Lisa Gilbert is the director of Public Citizen’s Congress Watch Division. She wrote this for CQ-Roll Call.

Photo: President Barack Obama delivers his State of the Union address to a joint session of Congress on Capitol Hill on Tuesday, Jan. 20, 2015, in Washington, as Vice President Joe Biden and House Speaker John Boehner of Ohio Look on. (NASA/Bill Ingalls via Flickr)



  1. Dominick Vila March 19, 2015

    The last thing the party that engages in acts of treason wants is transparency. Everything they have done since President Obama inauguration involved policies designed to undermine the ability of our president to govern, often at the expense of our national security, national credibility, and our well being. Incredibly, and against all logic, the GOP remains a viable party for those whose prejudices and hatred drive them to the point of endorsing or ignoring acts and policies that are against the best interests of the United States and the American people. As bad as Iran-Contra, the near collapse of the S&L industry, the near collapse of the U.S. economy in 2007, the fraud and abuse caused by deregulation, the invasion of Iraq, and torture were, what is even more perplexing is the fact that after Mitch McConnell acknowledged that the policies of obstructionism that delayed our economic recovery and caused so much pain and misery to the American people, and even after 47 Republican Senators wrote a letter to the leaders of Iran encouraging them not to trust an incumbent U.S. President, and reminding them that any treaty or accord signed by such president would not be ratified by Congress and repealed by the next President – after declaring Iran a hub of terrorism – Republicans continue to support them, and the media continues to look for excuses, such as redefining treason by claiming that since our GOP heroes in Congress did not violate any existing laws, treason is not really treason, and we should all ignore what the GOP has done to our economy, our national security, our fiscal integrity, and our well being. Amazing!

    1. Independent1 March 20, 2015

      I too agree that what Cotton and the 46 other senators did was bordering on treason. But for those who feel that’s to harsh, consider that General Eaton only wishes that Cotton and the 46 other participants were members of our military; because there – they would all be court marshaled and tried for Mutiny:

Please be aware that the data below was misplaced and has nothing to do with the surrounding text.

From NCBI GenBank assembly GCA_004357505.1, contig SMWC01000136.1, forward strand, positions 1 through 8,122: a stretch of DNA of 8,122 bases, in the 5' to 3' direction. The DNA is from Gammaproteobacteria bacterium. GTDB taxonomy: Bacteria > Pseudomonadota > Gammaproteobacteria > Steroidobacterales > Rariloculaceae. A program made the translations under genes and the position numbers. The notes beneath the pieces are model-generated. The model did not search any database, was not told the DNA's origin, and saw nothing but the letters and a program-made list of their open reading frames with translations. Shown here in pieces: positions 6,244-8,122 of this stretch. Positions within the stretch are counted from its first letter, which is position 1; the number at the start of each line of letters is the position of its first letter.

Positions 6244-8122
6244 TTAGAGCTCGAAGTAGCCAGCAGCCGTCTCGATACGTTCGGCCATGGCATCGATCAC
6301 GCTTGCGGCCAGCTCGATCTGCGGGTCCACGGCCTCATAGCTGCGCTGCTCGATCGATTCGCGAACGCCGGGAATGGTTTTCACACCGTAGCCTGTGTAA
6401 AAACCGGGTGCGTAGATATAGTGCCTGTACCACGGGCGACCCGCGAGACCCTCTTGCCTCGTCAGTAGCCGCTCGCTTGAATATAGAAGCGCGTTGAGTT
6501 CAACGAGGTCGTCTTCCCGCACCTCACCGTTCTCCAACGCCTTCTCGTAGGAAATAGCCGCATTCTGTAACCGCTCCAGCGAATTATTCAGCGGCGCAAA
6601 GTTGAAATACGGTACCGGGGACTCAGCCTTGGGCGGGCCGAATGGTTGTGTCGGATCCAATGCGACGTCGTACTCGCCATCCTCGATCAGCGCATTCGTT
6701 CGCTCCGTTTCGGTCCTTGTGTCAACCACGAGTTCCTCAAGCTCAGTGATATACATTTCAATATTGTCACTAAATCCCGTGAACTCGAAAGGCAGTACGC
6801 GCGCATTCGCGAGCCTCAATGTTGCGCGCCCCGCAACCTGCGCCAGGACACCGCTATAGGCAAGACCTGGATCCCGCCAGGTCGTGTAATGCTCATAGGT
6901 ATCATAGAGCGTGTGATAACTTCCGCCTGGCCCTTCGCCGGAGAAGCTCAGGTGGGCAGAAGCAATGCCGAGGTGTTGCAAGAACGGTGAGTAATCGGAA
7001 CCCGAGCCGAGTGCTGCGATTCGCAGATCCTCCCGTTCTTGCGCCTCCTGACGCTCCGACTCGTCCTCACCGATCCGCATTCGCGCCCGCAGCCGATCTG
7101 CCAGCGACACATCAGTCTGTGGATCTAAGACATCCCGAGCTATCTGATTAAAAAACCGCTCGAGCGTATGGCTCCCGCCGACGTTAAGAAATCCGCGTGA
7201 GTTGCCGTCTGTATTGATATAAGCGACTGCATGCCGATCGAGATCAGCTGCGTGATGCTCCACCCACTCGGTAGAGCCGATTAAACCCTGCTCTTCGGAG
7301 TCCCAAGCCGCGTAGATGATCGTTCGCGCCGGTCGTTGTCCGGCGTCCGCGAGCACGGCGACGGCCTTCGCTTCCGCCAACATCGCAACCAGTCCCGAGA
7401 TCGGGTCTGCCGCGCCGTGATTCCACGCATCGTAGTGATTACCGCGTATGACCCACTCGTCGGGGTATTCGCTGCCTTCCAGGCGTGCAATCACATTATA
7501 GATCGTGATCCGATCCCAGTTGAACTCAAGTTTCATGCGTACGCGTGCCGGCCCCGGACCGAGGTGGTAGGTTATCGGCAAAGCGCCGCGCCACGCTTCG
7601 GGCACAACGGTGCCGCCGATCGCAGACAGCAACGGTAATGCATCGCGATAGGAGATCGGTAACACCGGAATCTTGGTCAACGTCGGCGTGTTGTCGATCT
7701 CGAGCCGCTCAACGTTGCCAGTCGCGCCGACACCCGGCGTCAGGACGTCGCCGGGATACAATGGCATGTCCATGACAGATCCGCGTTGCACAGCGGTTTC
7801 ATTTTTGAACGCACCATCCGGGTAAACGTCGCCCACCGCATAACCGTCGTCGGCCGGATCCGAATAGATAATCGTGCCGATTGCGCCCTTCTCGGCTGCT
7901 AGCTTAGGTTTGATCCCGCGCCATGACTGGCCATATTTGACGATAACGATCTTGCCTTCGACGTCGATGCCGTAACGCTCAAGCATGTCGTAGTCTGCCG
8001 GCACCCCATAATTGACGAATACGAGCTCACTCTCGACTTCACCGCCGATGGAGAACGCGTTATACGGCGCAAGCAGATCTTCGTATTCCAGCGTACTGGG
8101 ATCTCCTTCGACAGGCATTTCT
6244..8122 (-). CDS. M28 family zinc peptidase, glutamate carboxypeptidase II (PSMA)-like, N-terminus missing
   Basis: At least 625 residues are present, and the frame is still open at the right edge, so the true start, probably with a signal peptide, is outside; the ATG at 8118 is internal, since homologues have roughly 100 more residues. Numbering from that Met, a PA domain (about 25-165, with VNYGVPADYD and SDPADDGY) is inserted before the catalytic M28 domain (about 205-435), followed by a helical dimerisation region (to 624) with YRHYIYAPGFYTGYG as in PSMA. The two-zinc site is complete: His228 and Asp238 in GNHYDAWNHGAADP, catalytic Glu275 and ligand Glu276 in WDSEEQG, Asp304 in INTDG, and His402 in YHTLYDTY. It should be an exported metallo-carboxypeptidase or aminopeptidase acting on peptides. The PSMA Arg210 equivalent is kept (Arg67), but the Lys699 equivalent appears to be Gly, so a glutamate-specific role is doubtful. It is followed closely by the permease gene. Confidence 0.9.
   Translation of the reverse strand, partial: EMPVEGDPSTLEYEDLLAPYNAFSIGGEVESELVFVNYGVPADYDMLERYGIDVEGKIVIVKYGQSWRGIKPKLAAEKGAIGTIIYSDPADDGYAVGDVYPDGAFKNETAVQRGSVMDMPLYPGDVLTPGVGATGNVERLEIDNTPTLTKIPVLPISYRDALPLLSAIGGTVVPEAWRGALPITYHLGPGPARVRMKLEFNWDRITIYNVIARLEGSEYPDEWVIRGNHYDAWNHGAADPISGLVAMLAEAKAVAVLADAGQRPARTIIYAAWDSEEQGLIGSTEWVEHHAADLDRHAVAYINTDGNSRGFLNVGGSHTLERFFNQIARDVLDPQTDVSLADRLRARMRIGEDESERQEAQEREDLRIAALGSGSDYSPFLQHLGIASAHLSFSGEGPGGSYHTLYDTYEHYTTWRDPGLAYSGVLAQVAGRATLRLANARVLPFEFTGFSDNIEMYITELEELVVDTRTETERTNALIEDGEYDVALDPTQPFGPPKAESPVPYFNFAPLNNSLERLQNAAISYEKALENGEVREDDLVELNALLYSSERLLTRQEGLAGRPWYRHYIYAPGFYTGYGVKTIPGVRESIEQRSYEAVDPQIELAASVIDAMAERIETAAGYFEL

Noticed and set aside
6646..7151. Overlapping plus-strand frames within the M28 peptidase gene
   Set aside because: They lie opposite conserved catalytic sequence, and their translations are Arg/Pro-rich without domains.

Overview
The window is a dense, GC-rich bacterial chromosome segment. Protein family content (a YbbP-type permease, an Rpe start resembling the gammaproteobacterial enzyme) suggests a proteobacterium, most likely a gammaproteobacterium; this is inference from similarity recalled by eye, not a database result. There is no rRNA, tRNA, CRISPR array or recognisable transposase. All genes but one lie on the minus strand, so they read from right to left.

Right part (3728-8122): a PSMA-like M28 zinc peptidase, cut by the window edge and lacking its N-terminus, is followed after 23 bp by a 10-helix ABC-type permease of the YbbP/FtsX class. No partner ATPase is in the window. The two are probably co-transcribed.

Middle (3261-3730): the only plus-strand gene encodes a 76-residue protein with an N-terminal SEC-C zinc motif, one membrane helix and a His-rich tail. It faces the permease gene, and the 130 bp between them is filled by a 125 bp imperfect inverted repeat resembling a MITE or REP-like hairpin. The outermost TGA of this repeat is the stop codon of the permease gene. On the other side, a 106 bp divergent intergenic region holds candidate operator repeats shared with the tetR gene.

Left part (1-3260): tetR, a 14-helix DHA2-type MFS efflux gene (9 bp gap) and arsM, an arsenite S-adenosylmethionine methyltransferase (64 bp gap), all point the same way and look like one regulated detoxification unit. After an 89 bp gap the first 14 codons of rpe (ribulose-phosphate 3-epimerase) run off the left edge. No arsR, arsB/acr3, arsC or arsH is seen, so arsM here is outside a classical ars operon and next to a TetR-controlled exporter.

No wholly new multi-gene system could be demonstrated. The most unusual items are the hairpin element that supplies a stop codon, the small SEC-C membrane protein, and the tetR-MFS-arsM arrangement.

General Eaton has some pretty harsh words for the 47, especially Cotton (I hesitate to use the word Senator in referring to any of these participants as I don’t feel they deserve the title):

      General Eaton feels the 47 definitely deserve to be punished for their mutinous action: See this from Politicususa:

      General Eaton said “I would use the word mutinous. I do not believe these senators were trying to sell out America. I do believe they defied the chain of command in what could be construed as an illegal act.” However, since it is unlikely there are no precedents to prosecute the miscreant 47, one seriously wishes that Cotton and his coup-cohorts were active military so they could be summarily arrested and court marshaled by a military tribunal for mutiny and face the harshest possible military punishment.

      General Eaton explained why, as former military, he had no reservations asserting that Cotton willingly violated more than protocol or the Logan Act. Eaton said “What Senator Cotton did is a gross breach of discipline, and especially as a veteran of the Army, he should know better. I have no issue with Senator Cotton, or others, voicing their opinion in opposition to any deal to halt Iran’s nuclear progress. Speaking out on these issues is clearly part of his job. But to directly engage a foreign entity, in this way, undermining the strategy and work of our diplomats and our Commander in Chief, strains the very discipline and structure that our foreign relations depend on, to succeed. The breach of discipline is extremely dangerous, because undermining our diplomatic efforts, at this moment, brings us another step closer to a very costly and perilous war with Iran. I think Senator Cotton recognizes this, and he simply does not care. That’s what disappoints me the most. I expect better from the men and women who wore the uniform.”


      1. Dominick Vila March 20, 2015

        In addition to being an example of political mutiny, what they did, after declaring Iran a hub of terrorism, is as close to betraying our country as you can get. No wonder the GOP is frantically trying to divert attention to other issues and trying to play down what these traitors did by citing the work done by official envoys, peacekeepers, and fact finding Congressional teams.

      2. dpaano April 8, 2015

        As a woman who DID wear the uniform and DOES believe in the chain of command, I have to agree with General Eaton!!!